Former United States Assistant Secretary of State for African Affairs Jendayi Frazer piled pressure on South Africa to push for President Robert Mugabe’s resignation in favour of his Vice-President, Joice Mujuru, days before the inclusive government was sworn in.
South African President Kgalema Motlanthe, however, said the power sharing agreement that had been reached by the three parties- the Zimbabwe African National Union-Patriotic front and the two factions of the Movement for Democratic Change- under which Mugabe was to remain President was the best compromise.
MDC supporters including exiled Zimbabwean businessman Strive Masiyiwa told Frazer that the MDC would not take part in any negotiations as long as former South African President Thabo Mbeki remained in charge of the facilitation talks.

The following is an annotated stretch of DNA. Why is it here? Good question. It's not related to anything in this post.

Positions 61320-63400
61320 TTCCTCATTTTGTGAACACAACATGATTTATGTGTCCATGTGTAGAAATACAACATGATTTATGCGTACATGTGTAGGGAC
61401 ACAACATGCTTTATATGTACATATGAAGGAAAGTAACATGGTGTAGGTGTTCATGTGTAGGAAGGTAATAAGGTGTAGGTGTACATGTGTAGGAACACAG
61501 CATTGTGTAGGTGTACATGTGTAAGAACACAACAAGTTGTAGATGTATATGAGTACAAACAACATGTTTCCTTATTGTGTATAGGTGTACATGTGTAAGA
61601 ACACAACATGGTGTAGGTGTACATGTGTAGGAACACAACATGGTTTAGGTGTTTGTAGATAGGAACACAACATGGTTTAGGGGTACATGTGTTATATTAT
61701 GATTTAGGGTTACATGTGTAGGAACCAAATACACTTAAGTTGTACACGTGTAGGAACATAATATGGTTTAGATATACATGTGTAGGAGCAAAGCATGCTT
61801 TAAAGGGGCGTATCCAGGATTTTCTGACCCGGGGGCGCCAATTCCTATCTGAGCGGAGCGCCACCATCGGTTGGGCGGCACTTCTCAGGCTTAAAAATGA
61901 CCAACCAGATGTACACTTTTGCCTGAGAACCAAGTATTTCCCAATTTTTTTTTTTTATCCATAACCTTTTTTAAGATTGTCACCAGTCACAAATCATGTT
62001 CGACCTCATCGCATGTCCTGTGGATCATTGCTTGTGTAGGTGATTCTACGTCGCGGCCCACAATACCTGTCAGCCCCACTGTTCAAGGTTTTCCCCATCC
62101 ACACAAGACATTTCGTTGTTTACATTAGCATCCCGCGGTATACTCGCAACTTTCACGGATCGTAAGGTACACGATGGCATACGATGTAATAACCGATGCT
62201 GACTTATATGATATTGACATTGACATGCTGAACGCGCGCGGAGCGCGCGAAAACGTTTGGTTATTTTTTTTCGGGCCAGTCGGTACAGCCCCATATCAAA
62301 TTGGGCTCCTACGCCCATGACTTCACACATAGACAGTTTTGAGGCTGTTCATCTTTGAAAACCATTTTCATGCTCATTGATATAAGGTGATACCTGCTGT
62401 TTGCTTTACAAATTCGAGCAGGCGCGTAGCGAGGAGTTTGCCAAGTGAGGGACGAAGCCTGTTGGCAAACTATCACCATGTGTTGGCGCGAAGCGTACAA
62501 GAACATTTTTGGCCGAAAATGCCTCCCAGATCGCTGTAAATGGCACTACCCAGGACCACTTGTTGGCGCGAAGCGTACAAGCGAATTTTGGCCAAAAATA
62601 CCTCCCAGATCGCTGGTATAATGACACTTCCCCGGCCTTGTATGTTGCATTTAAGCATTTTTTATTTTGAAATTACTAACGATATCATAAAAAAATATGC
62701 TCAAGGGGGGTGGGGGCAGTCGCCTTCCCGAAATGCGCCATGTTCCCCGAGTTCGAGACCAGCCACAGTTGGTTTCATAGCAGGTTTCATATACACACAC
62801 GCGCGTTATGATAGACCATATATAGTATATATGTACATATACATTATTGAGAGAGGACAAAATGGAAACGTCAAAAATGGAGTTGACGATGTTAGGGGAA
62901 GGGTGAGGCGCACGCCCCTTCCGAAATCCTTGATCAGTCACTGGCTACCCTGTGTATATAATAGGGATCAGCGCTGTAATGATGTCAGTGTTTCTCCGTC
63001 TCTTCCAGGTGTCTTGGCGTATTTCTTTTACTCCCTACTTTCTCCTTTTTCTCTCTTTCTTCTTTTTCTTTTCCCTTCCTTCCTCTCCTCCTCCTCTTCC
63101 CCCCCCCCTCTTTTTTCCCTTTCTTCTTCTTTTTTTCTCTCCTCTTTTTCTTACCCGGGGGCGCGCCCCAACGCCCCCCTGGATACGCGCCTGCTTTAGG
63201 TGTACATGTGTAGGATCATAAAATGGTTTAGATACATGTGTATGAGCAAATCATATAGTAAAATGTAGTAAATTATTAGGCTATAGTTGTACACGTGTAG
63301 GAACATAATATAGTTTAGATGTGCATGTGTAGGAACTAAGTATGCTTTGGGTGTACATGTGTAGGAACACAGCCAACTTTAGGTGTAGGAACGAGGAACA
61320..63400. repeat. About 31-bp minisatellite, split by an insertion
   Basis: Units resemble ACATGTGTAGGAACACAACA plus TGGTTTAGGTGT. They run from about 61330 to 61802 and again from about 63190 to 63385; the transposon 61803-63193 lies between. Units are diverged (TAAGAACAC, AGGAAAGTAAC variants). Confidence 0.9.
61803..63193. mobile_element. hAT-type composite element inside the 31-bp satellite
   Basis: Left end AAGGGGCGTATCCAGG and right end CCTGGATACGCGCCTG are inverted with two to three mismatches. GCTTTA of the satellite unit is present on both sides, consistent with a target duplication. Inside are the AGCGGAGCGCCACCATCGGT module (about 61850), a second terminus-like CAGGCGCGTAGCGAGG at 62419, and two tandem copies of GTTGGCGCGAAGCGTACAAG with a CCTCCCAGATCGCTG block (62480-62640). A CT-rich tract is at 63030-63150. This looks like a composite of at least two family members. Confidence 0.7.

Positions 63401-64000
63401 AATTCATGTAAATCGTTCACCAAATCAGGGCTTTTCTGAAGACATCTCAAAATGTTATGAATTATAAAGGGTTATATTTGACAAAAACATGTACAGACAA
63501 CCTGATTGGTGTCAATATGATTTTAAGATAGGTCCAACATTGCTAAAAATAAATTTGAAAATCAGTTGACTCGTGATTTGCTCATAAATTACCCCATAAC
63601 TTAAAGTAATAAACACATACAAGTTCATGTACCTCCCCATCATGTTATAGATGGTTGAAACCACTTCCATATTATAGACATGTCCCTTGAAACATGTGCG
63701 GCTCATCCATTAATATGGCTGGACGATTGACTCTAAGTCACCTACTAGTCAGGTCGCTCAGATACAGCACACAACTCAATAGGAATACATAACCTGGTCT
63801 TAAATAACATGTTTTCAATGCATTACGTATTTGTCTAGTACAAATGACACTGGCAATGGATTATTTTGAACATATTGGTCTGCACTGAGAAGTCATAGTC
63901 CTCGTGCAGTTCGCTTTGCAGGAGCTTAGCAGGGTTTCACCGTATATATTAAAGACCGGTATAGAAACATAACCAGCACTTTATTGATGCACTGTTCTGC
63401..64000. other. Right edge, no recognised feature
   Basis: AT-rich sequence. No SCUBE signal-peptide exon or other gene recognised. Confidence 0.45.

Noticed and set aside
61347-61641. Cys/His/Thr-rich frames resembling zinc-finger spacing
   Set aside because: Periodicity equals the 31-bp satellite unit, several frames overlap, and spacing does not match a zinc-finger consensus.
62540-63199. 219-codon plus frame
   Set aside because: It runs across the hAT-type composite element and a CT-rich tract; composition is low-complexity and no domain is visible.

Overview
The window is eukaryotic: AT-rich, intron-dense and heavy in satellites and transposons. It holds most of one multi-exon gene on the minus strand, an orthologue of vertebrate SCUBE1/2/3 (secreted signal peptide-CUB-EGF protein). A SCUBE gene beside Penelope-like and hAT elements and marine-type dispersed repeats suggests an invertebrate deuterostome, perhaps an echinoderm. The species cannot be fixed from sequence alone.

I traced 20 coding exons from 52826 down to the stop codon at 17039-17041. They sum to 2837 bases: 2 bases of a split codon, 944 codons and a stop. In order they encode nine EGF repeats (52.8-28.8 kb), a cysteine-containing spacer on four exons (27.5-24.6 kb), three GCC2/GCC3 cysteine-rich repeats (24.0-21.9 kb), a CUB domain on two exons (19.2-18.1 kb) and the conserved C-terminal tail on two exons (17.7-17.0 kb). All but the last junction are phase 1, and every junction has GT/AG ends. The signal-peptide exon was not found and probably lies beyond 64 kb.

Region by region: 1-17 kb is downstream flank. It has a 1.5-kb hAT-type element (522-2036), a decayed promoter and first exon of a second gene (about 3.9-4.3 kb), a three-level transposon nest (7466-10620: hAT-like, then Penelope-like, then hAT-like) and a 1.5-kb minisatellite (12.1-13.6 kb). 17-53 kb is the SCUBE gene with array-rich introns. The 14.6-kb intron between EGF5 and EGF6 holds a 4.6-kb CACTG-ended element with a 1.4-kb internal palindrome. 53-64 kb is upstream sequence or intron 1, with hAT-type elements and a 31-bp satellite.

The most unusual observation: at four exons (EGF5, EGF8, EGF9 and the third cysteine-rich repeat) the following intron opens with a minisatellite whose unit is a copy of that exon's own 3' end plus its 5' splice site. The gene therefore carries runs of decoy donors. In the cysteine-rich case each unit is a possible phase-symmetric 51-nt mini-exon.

Masiyiwa complained that Motlanthe was sympathetic to Mbeki and did not want to disrupt the ANC by removing Mbeki as SADC facilitator.
He said that MDC leader Morgan Tsvangirai had appealed directly to Motlanthe to remove the Mbeki team, which the MDC considered friendly to ZANU-PF, but Motlanthe refused.
Masiyiwa said the South Africans were not committed to a negotiated resolution to the Zimbabwean crisis but merely wanted to stage the inauguration of Tsvangirai as Prime Minister as a media event they could use to declare, prematurely, that they had solved the Zimbabwe political crisis.
Frazer called on South Africans to focus on urging Mugabe to step down as the first step toward resolving the crisis.
The South Africans won at the end of the day. Mugabe remained President with Tsvangirai as Prime Minister of an inclusive government that lasted for four years.
Below are the first 480 Wikileaks cables on Mugabe- 146 more to go.
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